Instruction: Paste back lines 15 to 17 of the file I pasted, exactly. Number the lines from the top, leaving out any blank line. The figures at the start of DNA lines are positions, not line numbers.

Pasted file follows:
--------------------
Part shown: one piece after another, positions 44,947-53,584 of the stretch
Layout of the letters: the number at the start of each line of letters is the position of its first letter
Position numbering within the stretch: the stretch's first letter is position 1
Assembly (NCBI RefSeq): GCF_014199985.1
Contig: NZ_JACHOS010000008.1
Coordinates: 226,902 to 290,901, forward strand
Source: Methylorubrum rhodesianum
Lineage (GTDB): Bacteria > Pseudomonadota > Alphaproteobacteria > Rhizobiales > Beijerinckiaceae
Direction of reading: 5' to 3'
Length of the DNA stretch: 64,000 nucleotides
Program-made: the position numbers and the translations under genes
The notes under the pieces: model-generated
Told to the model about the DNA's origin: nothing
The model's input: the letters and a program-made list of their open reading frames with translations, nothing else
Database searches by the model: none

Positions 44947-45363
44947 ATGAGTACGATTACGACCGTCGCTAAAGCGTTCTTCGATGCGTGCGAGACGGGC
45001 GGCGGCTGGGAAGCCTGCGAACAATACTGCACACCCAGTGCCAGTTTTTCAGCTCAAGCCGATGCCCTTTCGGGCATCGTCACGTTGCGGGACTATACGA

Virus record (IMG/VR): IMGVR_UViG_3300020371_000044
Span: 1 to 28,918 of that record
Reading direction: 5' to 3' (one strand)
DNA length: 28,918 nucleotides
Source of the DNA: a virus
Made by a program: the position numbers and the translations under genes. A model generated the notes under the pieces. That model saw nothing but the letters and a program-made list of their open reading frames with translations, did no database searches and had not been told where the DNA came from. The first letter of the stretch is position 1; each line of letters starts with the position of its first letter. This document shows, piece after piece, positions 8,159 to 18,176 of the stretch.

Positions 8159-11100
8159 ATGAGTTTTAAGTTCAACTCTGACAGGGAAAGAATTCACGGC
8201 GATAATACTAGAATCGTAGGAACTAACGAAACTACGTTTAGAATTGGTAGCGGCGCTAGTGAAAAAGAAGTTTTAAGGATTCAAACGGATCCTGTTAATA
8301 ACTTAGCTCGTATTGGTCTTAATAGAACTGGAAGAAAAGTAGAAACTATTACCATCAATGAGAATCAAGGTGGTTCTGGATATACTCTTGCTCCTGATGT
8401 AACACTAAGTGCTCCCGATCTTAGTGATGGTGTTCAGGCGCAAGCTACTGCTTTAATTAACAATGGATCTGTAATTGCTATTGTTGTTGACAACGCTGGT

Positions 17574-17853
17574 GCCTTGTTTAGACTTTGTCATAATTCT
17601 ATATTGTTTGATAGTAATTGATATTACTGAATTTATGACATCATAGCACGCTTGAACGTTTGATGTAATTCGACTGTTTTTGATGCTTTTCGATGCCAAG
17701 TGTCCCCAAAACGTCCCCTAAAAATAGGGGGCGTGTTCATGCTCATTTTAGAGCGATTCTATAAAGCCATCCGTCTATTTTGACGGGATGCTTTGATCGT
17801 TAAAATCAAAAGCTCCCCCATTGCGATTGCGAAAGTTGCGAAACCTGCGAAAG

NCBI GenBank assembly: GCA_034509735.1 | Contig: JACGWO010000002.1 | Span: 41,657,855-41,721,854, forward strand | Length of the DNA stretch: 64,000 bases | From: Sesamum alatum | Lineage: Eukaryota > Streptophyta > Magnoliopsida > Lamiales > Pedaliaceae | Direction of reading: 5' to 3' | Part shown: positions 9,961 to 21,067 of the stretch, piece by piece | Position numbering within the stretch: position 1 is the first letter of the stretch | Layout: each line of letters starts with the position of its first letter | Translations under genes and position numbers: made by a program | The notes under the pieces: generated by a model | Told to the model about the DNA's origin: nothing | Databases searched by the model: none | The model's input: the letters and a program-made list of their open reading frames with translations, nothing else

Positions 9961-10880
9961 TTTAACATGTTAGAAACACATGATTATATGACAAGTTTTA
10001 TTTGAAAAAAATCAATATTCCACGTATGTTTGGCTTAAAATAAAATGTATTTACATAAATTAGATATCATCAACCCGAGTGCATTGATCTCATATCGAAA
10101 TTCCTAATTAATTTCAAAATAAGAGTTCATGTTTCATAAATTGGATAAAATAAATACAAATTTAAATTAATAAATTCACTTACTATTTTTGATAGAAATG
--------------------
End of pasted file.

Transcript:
Database searches by the model: none

Positions 44947-45363
44947 ATGAGTACGATTACGACCGTCGCTAAAGCGTTCTTCGATGCGTGCGAGACGGGC